The USCCB, for those of you who don’t know (and most of the time I wish I didn’t know) is the United States Conference of Catholic Bishops. They are the people with the pointy heads, er, hats, who comprise the leadership of the Roman Catholic Church in the United States. Their latest non-reality based proclamation is that by mandating that all employer-provided health insurance coverage must provide coverage for contraception and sterilization services. The USCCB says that such a rule, which has actually existed for years and which many if not most Catholic hospitals, universities, and other agencies that do business with the public at large already comply with (I should say that there is an exception for religious employers who employ mostly members of their religion), is an infringement on their freedom of religion.
No, it’s not. Here’s why: There is a difference between being free to practice your religion and imposing your beliefs upon others. Catholic hospitals, universities, and schools employ people from all religious backgrounds. The Catholic Church can indeed teach its members that using birth control is sinful, and they do – and the vast majority of Catholics robustly ignore that teaching, an irrelevant but amusing point. They can even tell the world that using birth control is a sin, and they do. The world, however, because of its freedom of religion – including the freedom to have no religion at all – doesn’t have to listen. There is no freedom to impose your religious beliefs, or lack thereof, on another.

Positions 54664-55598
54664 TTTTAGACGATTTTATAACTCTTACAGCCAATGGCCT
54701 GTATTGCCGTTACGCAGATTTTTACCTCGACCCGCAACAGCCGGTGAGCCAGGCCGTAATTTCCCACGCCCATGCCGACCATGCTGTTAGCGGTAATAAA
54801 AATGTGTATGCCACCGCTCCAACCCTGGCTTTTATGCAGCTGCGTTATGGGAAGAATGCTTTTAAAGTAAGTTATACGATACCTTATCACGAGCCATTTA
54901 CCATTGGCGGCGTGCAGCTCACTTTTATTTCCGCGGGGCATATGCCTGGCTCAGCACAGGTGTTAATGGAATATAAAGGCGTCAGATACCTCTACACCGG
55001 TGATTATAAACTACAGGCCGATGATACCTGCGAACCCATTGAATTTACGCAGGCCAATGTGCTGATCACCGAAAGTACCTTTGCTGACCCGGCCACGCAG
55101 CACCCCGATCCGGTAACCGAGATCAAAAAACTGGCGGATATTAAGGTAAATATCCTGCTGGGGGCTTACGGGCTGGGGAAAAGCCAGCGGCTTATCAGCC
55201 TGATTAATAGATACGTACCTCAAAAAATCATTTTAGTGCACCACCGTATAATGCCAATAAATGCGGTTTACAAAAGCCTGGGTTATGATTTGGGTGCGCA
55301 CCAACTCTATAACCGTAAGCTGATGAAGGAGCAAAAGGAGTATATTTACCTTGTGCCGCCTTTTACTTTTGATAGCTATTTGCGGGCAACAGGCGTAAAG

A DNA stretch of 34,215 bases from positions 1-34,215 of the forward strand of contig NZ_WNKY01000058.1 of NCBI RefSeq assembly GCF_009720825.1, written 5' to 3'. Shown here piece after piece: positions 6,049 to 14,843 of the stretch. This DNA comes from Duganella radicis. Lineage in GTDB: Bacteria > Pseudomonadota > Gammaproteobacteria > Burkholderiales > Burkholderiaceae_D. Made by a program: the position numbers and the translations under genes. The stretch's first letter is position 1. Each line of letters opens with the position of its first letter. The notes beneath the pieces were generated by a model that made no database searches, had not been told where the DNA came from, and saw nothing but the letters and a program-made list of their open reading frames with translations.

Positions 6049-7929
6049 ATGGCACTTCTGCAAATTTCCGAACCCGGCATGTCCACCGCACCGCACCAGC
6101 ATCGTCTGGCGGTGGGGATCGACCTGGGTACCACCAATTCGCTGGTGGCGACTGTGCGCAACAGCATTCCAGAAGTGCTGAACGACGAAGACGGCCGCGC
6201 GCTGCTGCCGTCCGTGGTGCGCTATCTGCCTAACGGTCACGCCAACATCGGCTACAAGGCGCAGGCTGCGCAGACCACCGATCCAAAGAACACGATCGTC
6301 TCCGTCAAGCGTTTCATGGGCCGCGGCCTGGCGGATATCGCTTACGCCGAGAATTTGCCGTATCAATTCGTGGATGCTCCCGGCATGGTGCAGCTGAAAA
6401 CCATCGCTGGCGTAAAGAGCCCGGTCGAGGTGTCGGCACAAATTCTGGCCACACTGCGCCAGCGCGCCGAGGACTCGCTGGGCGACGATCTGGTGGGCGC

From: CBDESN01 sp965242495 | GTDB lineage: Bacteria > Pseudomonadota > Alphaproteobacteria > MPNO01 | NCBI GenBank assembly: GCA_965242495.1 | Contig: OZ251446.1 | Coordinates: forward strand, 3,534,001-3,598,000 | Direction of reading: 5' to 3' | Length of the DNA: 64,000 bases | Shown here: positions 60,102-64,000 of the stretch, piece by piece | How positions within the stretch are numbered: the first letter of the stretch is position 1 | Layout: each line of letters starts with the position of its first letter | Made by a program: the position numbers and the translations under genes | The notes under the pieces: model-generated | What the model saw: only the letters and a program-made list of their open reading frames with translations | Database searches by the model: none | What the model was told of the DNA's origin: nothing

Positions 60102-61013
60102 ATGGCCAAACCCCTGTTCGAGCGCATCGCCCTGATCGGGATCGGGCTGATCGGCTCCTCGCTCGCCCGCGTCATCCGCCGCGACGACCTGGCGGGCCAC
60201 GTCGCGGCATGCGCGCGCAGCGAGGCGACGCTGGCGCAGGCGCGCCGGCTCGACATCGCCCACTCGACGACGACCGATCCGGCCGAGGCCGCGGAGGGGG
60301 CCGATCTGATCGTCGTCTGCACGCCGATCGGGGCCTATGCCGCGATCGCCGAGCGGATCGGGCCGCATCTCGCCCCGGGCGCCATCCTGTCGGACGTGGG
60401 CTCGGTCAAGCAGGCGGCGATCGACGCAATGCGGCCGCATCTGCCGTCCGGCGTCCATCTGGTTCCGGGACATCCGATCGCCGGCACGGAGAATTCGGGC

You see, nobody is forcing the Catholic Church to provide birth control or sterilization services in their facilities. What they don’t get to do is attempt to stop people from securing those services elsewhere. Why not? Because, according to the EEOC, such practices discriminate against women. Why? Because it is women who bear the brunt of the consequences of pregnancy in the workplace and it was women who were discriminated against because employers were concerned they might get pregnant and miss work. Men aren’t faced with those consequences, and Roman Catholic Clergy aren’t faced with those consequences – though many of them seem to have proclivities that bring with the consequences of another sort, but that’s a discussion for another time.
This is the reason why you can’t put the Ten Commandments, or any other Charlton Heston movie, on display in a public space. Doing so imposes Christian beliefs on passersby. You can put just as big a monument to the Ten Commandments as you would like in your yard because it’s private property. Again, the difference between the freedom to believe what you will and the freedom to impose those beliefs on others. You can, as I do, put on nothing but a jock strap and sheep leggings and dance around a fire pit while casting small rodents into the fire screaming, “burn, baby, burn” every Friday night as your personal way to connect with God – but you can’t make anyone else do it.
Allowing employees to make their own decisions about health care, including birth control and sterilization, doesn’t restrict the Roman Catholic Church’s ability to teach or practice its religion. It does force them to recognize that people have freedom and that women have the same value as men do. Those are both issues about which it’s long past time for the Church to see the light.